Valentine’s Day woes? There’s an ICD-10 code for that
| February 07, 2014
If you've done any shopping lately, you might have noticed the influx of pink and red decorations, the increase of candy displays and the uptick of jewelry commercials. Hallmark's favorite holiday is upon us.
Of course, no holiday is without unfortunate incidents — not even the lovey, dovey Valentine's Day. No matter what goes awry, though, trust that there's an ICD-10 code for it.
Struck by cupid's arrow
When love strikes, it takes the form of an arrow. Interestingly, ICD-10 has codes for assault with knives, daggers and pipe bombs, but no arrows. Thus, we must settle for "X99.8, Assault by other sharp object."
Remember the crazy flip-flopping of your stomach right before your first kiss? Those, my friends, are butterflies, and there's an ICD-10 code for that: "F06.4, Anxiety disorder due to known physiological condition."
Flowers? For me?
One in five people have allergy or asthma symptoms, but that doesn't stop us from showing affection to our loved ones by presenting them with bouquets of flowers. They are so pretty, after all, even with all the sniffling and sneezing: "J30.1, allergic rhinitis due to pollen."
If life is like a box of chocolates, there is one thing you know you're going to get if you overindulge: "K30, functional dyspepsia," a.k.a. a bellyache.
Every rose has its thorn
Roses are arguably the most romantic flower, which is probably why they're so popular on Valentine's Day. Watch out for those thorns, though, because they'll get ya: "S61.230, Puncture wound without foreign body of right index finger without damage to nail."
From fancy dinners to grand romantic gestures, champagne is almost as common on Valentine's Day as it is on New Year's. But if you're not a skilled bottle popper, you could end up with a black eye: "T15.91XA, Foreign body on external eye, part unspecified, right eye, initial encounter."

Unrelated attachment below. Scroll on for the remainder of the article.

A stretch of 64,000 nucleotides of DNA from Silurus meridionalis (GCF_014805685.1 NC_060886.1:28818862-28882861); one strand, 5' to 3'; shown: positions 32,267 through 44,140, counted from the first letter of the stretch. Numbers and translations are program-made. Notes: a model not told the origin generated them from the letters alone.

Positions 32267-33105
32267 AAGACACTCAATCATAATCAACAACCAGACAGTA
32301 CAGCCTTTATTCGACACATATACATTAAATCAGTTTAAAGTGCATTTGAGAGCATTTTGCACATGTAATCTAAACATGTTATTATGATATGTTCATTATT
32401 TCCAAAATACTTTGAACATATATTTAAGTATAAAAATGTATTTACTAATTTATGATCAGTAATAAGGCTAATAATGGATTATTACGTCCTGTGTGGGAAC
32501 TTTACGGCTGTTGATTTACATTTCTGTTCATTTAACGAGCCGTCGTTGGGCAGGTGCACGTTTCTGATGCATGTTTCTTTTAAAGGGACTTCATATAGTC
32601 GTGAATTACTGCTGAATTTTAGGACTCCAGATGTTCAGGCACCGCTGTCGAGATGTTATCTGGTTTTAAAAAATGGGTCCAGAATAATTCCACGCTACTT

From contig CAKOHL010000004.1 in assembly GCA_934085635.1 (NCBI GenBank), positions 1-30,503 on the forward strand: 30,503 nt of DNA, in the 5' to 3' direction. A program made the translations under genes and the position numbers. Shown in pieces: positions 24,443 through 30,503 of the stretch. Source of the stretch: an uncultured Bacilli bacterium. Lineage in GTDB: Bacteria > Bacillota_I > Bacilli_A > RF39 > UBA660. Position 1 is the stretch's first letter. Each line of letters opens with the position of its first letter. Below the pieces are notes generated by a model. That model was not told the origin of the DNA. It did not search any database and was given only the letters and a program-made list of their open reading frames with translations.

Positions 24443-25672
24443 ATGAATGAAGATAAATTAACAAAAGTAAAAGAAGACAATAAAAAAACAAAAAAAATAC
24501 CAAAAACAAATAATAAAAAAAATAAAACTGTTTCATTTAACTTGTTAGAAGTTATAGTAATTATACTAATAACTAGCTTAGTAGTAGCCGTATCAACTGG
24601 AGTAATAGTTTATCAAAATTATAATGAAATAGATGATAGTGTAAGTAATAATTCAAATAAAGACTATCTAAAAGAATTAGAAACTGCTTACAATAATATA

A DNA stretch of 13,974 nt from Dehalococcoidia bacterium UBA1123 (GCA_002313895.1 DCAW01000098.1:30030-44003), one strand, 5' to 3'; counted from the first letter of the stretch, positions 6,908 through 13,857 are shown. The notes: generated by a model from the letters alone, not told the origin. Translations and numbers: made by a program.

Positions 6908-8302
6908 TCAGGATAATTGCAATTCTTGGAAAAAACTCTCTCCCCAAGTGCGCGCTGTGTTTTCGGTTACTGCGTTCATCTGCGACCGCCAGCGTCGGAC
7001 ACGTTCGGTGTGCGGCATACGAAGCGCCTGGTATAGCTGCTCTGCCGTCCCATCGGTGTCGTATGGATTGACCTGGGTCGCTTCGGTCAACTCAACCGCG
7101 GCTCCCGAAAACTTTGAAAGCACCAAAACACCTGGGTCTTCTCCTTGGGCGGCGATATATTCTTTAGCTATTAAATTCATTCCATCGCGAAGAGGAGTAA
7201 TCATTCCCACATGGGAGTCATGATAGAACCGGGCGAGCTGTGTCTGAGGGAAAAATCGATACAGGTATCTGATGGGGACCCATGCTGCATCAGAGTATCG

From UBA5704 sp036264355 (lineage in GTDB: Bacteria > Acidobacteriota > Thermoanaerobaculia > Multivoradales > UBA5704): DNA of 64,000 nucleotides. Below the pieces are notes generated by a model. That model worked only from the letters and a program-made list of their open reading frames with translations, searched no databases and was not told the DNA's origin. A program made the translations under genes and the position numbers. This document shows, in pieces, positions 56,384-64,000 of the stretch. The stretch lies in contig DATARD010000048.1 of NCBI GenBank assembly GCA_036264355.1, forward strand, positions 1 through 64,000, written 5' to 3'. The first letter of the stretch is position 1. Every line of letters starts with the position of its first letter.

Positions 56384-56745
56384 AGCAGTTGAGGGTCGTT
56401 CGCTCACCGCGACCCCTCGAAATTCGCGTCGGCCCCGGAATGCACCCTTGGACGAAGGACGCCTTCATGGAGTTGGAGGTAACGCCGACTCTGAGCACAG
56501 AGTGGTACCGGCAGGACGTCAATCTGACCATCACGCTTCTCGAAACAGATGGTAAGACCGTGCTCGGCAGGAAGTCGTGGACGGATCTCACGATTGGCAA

Set the mood
So many Hollywood romance scenes feature rooms filled with ceremoniously-positioned, lit candles. But who is lighting all of them? And isn't it time consuming? I recommend a stick lighter for that job or else you're bound to burn your fingers on the matches: "T23.011A, Burn of unspecified degree of right thumb (nail), initial encounter" and "23.12, Burn of first degree of single finger (nail) except thumb."
TRUE LOVE down the wrong tube
Sweethearts, or conversation hearts, are those adorable, yet not-so-appetizingly chalky candies with cutesy sayings like "BE MINE" and "TRUE LOVE" stamped on them. We don't necessarily like eating them, but it's the novelty of it. Unfortunately, they're easy to choke on: "T17.220A, Food in pharynx causing asphyxiation, initial encounter."
Have you ever seen so many cards on display? From funny to grandiose, there's a variety of Valentine's Day cards to choose from, and you absolutely must find the right one — one that says everything you wish you were talented enough to think of on your own. In the process of flipping through your choices, your soft skin could fall victim to a pesky paper cut: "W45.1, paper entering through skin."
Lonely hearts club
During an episode of Grey's Anatomy, I learned about broken heart syndrome. After some research, I discovered it's an actual condition, one that mimics heart attack symptoms and is induced by emotional distress. Valentine's Day is certainly a day of romance, but — cue the Debbie Downer music — it can also be a day of heartache: "I51.81, Takotsubo syndrome."
Have an example of a Valentine's Day gone wrong? Share it with ICD-10 codes in the comments below.
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